Imagine yourself in a speed-dating situation—five minutes to impress, or not, the person across the table from you. It’s enough to unnerve even the most confident individuals. But for heavier women, the anticipation of rejection can take a toll on health.
For a new study, psychologists set out to examine whether and how the anticipation of rejection—versus the actual experience of it—affects someone’s emotional well-being.
“We experimentally tested whether the mere anticipation of rejection among heavier individuals is enough to lead to downstream negative psychological effects such as decreased self-esteem or feelings of self-consciousness,” says Alison Blodorn, a postdoctoral research associate at the University of California, Santa Barbara.
For the study, published in the Journal of Experimental Social Psychology, researchers recruited 160 men and women of various body weights, aged 18 to 29, who identified as heterosexual. Each young adult was asked to give a five-minute speech describing why he or she would make a good dating partner and was told the speech would be evaluated by an attractive member of the opposite sex.
Half of the participants learned the evaluator would see a video recording of their speeches, so their weight would be evident. Evaluators for the remainder would hear only the audio portion of the speeches so weight would not be a factor.
To assess anticipated rejection, immediately before giving their speeches participants were asked to rate how likely they thought their evaluators would be to accept them or to reject them. After their speeches were recorded, participants completed a variety of tests to measure levels of self-esteem, feelings of self-consciousness such as shame and embarrassment, and stress emotions like anxiety and discomfort. Participants’ height and weight were also measured in order to calculate their body mass index (BMI).
“Heavier women—or those with a higher BMI—who thought their weight would be seen expected to be rejected by their evaluator,” Blodorn says. “This anticipated rejection led to lower self-esteem, greater feelings of self-consciousness, and greater stress.”
The same conditions that were detrimental to heavier women had the opposite effect for thinner women who saw their weight as an asset.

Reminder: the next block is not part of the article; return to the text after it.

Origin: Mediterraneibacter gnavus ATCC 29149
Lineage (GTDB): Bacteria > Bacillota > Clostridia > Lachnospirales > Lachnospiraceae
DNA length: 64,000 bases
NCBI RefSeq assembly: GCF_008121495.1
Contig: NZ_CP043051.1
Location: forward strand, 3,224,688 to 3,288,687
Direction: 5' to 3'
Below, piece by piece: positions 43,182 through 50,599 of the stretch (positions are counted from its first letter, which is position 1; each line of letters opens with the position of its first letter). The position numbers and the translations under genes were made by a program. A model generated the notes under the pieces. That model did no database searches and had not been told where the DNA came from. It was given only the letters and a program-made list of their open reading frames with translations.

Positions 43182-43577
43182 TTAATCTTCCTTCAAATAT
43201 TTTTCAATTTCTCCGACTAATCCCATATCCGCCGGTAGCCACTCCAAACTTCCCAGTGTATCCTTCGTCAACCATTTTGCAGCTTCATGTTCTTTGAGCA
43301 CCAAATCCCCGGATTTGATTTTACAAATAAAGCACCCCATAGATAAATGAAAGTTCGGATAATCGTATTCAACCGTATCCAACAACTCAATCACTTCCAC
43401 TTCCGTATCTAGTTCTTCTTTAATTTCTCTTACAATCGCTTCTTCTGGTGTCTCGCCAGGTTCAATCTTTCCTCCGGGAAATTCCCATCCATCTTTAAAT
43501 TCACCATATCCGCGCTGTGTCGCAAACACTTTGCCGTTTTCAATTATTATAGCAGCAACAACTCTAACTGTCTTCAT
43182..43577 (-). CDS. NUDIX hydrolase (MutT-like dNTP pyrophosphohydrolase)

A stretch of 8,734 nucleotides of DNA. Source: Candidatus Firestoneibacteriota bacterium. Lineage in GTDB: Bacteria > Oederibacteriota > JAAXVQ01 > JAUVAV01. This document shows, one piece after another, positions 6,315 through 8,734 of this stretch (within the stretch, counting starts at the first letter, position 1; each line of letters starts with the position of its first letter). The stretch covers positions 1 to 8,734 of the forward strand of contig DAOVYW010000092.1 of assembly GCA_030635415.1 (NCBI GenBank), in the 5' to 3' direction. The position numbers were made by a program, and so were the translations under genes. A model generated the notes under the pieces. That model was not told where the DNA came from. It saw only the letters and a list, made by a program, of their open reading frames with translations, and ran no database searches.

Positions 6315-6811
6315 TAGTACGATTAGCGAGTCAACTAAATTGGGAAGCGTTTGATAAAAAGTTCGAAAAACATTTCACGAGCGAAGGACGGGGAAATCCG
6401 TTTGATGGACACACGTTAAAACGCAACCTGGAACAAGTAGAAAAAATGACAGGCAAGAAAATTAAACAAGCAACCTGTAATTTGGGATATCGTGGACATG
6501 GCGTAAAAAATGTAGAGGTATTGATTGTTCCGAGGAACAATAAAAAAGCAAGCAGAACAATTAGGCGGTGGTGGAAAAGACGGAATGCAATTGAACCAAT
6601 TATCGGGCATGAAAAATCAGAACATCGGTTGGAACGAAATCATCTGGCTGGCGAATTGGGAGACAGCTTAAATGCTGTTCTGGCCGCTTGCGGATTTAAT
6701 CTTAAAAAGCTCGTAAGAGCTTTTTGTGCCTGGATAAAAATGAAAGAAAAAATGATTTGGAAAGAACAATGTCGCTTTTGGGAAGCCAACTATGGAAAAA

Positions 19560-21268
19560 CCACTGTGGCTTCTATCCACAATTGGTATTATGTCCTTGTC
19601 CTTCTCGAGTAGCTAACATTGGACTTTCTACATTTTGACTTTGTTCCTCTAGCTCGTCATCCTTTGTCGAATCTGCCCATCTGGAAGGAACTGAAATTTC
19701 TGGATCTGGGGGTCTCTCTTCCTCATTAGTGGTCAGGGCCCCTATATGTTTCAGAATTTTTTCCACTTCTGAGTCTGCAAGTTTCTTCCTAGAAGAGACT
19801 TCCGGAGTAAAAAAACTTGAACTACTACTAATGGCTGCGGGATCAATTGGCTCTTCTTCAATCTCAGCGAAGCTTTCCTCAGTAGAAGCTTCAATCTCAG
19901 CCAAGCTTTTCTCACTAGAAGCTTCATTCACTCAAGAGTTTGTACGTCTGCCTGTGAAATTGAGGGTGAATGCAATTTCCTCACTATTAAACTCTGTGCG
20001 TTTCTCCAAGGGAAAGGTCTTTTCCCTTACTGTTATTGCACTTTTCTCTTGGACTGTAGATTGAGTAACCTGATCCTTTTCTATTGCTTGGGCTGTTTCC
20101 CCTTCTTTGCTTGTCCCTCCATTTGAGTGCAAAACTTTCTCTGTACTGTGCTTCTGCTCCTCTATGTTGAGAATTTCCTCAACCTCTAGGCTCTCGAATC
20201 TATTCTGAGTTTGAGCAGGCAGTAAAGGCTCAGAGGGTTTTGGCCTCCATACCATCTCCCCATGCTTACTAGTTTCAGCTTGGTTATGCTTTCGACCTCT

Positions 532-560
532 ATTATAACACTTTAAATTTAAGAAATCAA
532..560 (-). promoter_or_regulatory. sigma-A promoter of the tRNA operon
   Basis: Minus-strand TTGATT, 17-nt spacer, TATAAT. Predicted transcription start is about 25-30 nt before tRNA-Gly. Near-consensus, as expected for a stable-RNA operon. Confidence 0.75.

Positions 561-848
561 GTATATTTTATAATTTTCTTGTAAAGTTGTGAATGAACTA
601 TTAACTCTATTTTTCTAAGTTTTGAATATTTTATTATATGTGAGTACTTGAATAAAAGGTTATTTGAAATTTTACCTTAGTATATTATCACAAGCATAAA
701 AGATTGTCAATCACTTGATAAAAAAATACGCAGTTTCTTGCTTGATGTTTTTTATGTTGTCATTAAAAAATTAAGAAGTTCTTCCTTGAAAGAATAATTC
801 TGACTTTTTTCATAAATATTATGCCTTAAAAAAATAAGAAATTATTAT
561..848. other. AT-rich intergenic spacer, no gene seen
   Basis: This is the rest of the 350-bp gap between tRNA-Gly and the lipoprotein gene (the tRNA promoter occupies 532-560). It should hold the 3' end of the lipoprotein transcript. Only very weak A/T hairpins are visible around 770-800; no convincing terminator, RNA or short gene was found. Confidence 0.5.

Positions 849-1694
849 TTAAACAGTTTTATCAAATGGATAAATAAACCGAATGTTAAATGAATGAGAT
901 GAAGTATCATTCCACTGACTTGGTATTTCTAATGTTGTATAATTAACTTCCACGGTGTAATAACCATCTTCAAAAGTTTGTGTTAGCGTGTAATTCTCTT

“Thinner women expected to be accepted and this led to increased feelings of positive self-esteem, decreased self-consciousness, and less stress,” Blodorn says. “It’s not too surprising, given that thinness and beauty are so intertwined in our society.”
The results differed for men. “Interestingly, we didn’t see any of the same negative effects for heavier men,” Blodorn says. “They didn’t expect to be rejected by an attractive female who was going to rate their dating potential when their weight was fully seen. It’s possible that these findings are limited to the dating domain, and more research needs to be done before we could say heavier men are not affected by weight stigma.”
The experiment suggests—for heavier women, at least—that direct experiences with negative weight-based treatment are not necessary for weight stigma to have negative effects.
“Even in the absence of actual experiences with negative weight-based treatment, anticipated rejection can lead to negative psychological health,” Blodorn says. “Given that weight bias is so pervasive in our society, these findings have huge implications for the psychological well-being of heavier women.
“It seems inevitable that in a slew of different situations—such as going to the grocery store or gym—they are going to be worried about being rejected or evaluated unfavorably due to their weight. And this can lead to long-term decreases in well-being.”
Source: UC Santa Barbara
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